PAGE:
January 25, 2014 | vol. 95, No. 21

Crappie fishing trip yields record in another species

A crappie fishing trip turned into a record-setter for a Michigan man in another species.

MDNR photo
DALE BLAKLEY, of Niles, caught a 53-pound, 46-inch flathead catfish on Monday, Jan. 13, on Barron Lake in Cass County. It qualifies as a new Michigan record for the species.

Dale Blakley, of Niles, caught a 53-pound, 46-inch flathead catfish on Monday, Jan. 13, on Barron Lake in Cass County at 3 p.m.

The Michigan Department of Natural Resources has confirmed the catch as a state record.

Blakley was ice fishing for crappies when he landed the record fish, verified by Brian Gunderman, a MDNR fisheries biologist, at the Plainwell office.

The previous state record flathead catfish was caught by Rodney Akey, of Niles, on the St. Joseph River in Berrien County on May 22, 2012. It weighed 49.8 pounds and measured 45.7 inches. Prior to that, the record hadn't been broken since 1943.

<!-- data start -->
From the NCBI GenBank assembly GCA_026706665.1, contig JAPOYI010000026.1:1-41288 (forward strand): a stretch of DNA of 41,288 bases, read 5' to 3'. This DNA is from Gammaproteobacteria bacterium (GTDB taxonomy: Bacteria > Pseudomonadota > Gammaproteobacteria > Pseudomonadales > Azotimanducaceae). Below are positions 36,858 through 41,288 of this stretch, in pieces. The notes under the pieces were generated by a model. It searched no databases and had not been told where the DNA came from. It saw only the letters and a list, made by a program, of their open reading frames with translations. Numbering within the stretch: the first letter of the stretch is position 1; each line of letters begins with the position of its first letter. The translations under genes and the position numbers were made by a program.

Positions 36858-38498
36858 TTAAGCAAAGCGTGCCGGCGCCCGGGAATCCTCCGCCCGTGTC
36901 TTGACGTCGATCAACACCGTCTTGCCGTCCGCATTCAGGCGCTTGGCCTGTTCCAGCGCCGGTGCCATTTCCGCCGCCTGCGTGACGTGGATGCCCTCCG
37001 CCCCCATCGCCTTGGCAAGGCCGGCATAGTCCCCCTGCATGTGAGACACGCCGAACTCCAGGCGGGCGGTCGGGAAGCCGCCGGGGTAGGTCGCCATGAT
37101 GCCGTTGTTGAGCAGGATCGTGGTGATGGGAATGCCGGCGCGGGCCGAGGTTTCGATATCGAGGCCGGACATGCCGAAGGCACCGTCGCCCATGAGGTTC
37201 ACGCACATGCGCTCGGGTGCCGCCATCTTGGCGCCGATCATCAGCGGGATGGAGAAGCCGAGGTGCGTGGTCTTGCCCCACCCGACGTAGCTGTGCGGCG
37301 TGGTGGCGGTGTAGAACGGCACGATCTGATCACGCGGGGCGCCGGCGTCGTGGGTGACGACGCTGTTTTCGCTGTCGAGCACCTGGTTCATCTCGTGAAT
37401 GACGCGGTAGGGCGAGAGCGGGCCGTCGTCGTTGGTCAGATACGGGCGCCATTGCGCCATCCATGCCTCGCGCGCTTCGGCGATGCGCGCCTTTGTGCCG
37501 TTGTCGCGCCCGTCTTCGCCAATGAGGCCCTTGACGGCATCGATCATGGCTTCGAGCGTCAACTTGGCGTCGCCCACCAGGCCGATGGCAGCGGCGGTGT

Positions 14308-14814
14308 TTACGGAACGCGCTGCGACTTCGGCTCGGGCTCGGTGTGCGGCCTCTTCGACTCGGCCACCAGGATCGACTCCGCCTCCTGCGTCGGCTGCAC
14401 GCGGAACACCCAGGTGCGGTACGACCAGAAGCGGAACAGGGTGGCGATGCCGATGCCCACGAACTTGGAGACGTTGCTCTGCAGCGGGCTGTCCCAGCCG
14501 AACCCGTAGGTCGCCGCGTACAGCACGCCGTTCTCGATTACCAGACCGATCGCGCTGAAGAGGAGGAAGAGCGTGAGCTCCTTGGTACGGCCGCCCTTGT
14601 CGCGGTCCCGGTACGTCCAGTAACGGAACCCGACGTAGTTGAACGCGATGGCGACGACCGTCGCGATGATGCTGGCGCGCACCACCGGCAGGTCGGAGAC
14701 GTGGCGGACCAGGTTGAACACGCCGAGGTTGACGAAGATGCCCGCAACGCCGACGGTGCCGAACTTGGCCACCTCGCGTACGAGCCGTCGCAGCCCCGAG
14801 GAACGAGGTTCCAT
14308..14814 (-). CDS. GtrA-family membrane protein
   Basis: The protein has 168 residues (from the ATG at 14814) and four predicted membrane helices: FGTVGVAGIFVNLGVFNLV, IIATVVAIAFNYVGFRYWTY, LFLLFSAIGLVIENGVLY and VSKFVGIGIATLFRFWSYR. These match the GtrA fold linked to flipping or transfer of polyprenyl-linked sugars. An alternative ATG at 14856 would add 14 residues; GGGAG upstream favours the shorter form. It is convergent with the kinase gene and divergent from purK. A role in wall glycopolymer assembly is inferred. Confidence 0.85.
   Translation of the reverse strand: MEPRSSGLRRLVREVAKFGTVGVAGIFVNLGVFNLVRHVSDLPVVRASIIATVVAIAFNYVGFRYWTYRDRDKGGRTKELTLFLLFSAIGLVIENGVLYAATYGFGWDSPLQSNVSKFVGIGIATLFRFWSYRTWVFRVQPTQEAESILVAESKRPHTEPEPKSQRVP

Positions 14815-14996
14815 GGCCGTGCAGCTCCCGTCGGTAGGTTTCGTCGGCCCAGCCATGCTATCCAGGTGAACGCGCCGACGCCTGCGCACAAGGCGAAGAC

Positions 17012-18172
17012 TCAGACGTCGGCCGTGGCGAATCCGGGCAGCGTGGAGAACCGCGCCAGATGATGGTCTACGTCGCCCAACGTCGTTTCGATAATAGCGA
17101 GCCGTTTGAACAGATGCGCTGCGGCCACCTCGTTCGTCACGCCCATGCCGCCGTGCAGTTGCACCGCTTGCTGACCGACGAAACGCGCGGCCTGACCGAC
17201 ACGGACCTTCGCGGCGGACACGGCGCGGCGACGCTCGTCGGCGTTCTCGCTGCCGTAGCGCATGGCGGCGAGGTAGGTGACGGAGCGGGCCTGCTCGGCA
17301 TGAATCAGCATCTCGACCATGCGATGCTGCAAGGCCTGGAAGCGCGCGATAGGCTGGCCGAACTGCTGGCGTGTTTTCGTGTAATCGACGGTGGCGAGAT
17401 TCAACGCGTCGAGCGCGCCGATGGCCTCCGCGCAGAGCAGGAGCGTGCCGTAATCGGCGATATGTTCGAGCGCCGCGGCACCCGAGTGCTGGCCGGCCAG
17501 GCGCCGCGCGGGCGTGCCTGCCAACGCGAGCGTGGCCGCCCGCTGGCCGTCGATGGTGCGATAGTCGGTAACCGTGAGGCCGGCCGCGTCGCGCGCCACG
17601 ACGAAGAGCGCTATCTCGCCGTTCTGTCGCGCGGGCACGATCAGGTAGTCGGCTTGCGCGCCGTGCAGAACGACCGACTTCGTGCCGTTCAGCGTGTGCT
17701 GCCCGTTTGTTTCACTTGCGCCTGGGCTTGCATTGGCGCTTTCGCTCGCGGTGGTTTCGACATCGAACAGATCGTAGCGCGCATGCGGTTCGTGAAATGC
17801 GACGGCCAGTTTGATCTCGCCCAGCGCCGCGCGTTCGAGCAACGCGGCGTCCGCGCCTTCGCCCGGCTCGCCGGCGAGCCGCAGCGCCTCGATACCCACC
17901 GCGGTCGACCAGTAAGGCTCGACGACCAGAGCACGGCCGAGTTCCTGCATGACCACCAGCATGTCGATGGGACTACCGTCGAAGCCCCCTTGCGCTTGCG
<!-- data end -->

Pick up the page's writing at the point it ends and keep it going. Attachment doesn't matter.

Blakley said, "It was only the second time I've gone ice fishing and it was the only bite we had on the lake the whole day. This definitely sits at the top of my list!"

Flathead catfish typically inhabit large river systems, like the nearby St. Joseph River.

Based on the size of this fish, it mysteriously found its way into Barron Lake several years ago, perhaps through illegal stocking, as there are no direct connections to the large river system.

Anglers are reminded that transferring fish from one water body to another is prohibited because such transfers can disrupt the fish community in the receiving water through predation, competition with native species, or introduction of new disease-causing organisms.

State records are recognized by weight only.

To qualify for a state record, fish must exceed the current listed record weight and identification must be verified by a DNR fisheries biologist.

"We've had numerous state records broken in the last couple of years, further showcasing the quality of Michigan's fisheries," commented DNR Fisheries Division Chief Jim Dexter.